Reindeer husbandry has a substantial effect on the environment and particularly on the tundra ecosystem. It prevents bush and tree expansion into open tundra areas and therefore slows down the predicted change of open tundra to willow scrubland and forest.

– Tundra areas with low-growth vegetation remain covered in snow later into the spring than forests, as trees absorb solar radiation and speed up thawing. In contrast, snow covered treeless tundra reflects a larger share of the solar radiation back into space and prevents its incorporation into the Earth’s climate, thereby mitigating climate change, says Professor Lauri Oksanen from the University of Turku, the Scientific Leader of TUNDRA.

Reindeer husbandry region overlaps with other forms of land use such as tourism, mining and forestry. This calls for a versatile outlook on reindeer husbandry, where it is considered from the point of view of both nature and humans, including the valuable benefits for culture and ecosystems and emphasising sustainable land use.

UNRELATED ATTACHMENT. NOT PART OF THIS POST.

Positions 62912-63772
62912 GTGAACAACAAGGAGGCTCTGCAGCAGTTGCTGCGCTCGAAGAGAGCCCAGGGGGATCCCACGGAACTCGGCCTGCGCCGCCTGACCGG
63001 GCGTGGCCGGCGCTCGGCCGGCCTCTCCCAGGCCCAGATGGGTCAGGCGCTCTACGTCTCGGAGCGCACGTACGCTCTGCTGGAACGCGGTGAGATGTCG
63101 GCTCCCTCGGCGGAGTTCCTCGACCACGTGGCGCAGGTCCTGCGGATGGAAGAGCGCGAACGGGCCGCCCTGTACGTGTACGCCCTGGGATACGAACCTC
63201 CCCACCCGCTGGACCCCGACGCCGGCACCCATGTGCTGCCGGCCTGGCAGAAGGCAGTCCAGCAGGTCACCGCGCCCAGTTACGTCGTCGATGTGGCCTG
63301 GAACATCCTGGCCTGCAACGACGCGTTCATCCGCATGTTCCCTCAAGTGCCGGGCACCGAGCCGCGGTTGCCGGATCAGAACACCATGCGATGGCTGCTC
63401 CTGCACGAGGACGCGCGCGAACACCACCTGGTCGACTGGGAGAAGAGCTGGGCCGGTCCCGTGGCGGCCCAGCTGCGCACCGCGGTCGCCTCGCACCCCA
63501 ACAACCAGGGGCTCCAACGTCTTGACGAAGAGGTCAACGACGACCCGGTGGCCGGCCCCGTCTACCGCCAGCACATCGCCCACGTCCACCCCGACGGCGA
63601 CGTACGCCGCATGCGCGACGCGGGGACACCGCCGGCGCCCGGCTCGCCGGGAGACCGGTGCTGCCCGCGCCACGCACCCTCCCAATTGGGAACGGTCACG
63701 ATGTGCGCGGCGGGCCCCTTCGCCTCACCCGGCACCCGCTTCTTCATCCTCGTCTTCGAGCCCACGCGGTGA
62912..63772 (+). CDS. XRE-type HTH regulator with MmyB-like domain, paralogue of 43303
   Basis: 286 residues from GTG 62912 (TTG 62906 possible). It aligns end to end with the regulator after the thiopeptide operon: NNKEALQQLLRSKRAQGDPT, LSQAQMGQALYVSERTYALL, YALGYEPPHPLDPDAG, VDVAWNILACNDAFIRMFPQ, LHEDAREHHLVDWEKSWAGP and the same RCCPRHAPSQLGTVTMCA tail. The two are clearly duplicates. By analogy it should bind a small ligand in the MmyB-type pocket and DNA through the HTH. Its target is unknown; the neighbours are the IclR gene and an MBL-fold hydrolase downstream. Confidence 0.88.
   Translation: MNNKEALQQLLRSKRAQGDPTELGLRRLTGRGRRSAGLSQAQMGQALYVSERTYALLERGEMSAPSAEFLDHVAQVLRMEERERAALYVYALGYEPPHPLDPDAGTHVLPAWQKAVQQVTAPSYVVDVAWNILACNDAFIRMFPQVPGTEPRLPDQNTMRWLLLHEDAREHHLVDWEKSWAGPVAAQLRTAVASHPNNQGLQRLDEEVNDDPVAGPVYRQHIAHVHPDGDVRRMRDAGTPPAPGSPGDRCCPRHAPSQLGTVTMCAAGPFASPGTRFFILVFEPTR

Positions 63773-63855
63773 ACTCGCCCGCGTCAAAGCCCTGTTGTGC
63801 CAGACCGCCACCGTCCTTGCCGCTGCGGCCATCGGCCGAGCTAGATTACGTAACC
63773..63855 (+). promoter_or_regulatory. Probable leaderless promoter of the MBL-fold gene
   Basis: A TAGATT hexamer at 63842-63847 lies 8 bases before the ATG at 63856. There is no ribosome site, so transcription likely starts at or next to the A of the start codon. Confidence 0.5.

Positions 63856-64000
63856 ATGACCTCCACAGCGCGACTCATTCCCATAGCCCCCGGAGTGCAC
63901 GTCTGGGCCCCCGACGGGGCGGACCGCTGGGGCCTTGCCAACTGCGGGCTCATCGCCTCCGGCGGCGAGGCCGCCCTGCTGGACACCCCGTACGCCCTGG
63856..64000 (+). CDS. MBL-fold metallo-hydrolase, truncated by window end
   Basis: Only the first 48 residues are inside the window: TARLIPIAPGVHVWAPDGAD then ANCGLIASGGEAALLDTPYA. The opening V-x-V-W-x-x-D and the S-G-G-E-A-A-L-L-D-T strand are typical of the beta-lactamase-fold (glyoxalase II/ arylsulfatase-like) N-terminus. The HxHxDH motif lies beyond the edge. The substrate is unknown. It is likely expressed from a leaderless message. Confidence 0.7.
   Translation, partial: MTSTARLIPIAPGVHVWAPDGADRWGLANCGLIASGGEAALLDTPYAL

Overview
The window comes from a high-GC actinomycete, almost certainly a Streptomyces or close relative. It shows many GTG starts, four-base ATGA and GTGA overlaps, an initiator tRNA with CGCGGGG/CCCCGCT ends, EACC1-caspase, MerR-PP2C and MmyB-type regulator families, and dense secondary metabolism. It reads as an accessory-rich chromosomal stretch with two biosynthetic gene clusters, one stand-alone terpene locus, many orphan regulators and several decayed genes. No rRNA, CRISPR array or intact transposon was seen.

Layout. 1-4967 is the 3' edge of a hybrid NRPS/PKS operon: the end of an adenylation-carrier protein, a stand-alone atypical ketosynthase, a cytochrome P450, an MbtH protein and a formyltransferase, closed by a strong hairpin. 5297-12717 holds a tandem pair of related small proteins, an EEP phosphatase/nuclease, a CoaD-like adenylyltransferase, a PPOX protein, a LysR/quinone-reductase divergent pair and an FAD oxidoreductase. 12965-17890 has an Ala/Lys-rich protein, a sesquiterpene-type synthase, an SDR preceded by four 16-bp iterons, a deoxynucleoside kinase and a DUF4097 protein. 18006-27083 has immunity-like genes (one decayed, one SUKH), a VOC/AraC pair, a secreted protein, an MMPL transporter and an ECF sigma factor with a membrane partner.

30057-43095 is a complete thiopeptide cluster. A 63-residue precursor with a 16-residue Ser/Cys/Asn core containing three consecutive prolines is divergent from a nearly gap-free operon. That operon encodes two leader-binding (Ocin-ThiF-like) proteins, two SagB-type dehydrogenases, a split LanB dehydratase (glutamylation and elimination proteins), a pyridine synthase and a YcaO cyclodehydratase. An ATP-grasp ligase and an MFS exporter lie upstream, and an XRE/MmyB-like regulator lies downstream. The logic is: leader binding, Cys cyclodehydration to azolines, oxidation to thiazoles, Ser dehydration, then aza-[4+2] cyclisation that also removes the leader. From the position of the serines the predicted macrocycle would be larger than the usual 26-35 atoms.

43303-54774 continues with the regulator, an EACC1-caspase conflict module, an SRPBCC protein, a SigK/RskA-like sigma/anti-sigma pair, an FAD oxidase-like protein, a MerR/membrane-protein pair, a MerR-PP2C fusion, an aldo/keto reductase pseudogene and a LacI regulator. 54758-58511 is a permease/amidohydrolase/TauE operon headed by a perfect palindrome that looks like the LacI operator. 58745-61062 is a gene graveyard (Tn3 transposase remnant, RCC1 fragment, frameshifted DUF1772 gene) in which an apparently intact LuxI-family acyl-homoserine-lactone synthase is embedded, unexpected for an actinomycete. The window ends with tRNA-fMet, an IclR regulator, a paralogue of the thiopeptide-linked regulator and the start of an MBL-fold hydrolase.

Nordic Centre of Excellence TUNDRA provides scientific information that supports the adaptation of reindeer husbandry to changing climate and operational environment as well as the mitigation of climate change in the Arctic.

Original news story on the University of Turku website